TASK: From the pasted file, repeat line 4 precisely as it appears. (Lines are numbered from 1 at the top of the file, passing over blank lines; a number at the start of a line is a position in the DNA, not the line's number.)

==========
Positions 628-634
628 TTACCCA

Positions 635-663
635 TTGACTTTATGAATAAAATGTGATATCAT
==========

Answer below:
635 TTGACTTTATGAATAAAATGTGATATCAT